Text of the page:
In Support of a Speaker’s Practical Interests

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Did you catch the story, the other day, about Republican Presidential candidate, Ben Carson, and a campaign speech he gave in Iowa City? He distinguished between calling Islam a religion and classing it as a “life organizing system.” Continue reading

The Sociology of Individuals

capitalizingreligionMy REL 245 course presses on and now we’re about to tackle Craig Martin’s Capitalizing Religion: Ideology and the Opiate of the Bourgeoisie.

So I’ve got some weekend reading to do.

The course is asking whether the study of religion ought to be founded on the assumption that the public, observable, material elements of religious life are but secondary manifestations of prior immaterial things — usually called beliefs, experiences, feelings, meanings, etc. Calling this common assumption into question is a way to further complicate how scholars (especially Americanists studying the pluralism of the US) often talk about religious change, such as the supposed decisions that so-called individual, rational actors are said to make when they convert or “shop for” a religion. Continue reading

A Response to “Responsible Research Practices,” Part 1: General Reflections

aarA few days ago I wrote a brief post on this site, intended to draw attention to a document that had just been circulated publicly by the American Academy of Religion (our main professional organization in the US), entitled “Responsible Research Practices: A Statement on Standards of Professional Conduct for AAR Members.” (Click here to read it or click here to learn a little more about it and to find the names [posted as a PDF here] of the 10-person committee that drafted it.) Approaching mid-July, and released without much fanfare (at least that I’d heard), it wasn’t entirely clear to me that members of the Academy would necessarily know this draft had been posted, or that their input was being solicited.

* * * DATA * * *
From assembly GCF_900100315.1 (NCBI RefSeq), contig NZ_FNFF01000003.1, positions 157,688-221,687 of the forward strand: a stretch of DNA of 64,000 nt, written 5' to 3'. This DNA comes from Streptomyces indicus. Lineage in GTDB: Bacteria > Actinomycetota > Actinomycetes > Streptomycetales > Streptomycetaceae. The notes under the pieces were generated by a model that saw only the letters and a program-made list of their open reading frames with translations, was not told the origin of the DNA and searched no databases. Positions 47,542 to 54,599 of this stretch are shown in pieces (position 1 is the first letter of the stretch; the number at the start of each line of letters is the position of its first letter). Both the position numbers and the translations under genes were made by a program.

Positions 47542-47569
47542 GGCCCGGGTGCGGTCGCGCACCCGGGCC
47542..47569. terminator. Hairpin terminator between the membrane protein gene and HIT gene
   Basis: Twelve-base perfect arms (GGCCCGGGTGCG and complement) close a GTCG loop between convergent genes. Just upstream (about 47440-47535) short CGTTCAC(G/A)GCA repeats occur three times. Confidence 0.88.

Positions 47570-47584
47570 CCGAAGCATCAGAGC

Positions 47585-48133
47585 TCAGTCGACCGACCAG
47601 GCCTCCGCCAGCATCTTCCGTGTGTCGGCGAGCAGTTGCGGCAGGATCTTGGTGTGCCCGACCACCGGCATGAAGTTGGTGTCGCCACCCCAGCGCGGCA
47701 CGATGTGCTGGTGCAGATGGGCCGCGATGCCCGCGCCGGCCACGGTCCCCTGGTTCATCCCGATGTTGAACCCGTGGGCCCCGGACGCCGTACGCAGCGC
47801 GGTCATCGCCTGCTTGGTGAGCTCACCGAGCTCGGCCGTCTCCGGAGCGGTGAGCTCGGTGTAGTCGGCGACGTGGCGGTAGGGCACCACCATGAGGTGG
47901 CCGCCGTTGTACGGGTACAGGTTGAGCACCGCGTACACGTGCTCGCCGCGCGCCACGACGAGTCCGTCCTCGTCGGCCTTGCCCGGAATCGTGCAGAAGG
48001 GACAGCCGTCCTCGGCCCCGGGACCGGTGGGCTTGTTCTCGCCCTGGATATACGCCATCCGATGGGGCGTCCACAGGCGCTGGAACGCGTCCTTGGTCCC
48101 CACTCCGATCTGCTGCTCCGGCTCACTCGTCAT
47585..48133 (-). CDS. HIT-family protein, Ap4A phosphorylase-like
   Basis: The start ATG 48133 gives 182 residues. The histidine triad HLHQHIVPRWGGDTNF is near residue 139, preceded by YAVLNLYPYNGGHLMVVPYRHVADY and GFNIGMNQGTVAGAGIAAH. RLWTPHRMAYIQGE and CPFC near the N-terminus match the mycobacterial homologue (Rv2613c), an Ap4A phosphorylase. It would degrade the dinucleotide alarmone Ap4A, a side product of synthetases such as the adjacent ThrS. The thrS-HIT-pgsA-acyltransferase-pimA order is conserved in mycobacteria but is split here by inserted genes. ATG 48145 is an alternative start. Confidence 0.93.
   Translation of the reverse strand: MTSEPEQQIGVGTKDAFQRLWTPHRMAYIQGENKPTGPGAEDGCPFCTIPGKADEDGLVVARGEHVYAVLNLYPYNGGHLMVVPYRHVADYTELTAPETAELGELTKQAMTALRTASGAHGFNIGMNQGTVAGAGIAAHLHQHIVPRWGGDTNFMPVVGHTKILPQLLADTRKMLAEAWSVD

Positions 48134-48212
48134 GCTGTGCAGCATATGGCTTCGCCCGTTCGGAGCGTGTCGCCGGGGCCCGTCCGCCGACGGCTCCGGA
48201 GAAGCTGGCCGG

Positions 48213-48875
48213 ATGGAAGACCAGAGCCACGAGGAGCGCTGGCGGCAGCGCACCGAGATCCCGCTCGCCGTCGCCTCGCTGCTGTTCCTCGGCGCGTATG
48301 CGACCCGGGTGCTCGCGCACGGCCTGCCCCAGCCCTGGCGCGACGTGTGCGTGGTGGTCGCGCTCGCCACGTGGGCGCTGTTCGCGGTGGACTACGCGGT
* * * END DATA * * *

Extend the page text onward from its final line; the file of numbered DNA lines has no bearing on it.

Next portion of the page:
So my post was mainly concerned to just help get the word out a little more.

Picture 9I offered a brief critique, sure, but didn’t dwell on any of the details.

Since then I’ve talked privately with two people on the committee, to make my views known to them directly, and so I think my post from the other day now deserves a more sustained and public follow-up. Continue reading

The Dialectics of Identification

manlyhallsignYes, our Department is housed on the second floor of Manly Hall. It’s named after the second president of the University of Alabama, Basil Manly Sr (who held the office between 1837 and 1855). In fact, the president’s office was once in this building, on the ground floor (before the Greek Revival-styled President’s Mansion was built in 1841 and then first occupied by Manly himself), as well as dorms for students.

And the other day the building got a new sign. Continue reading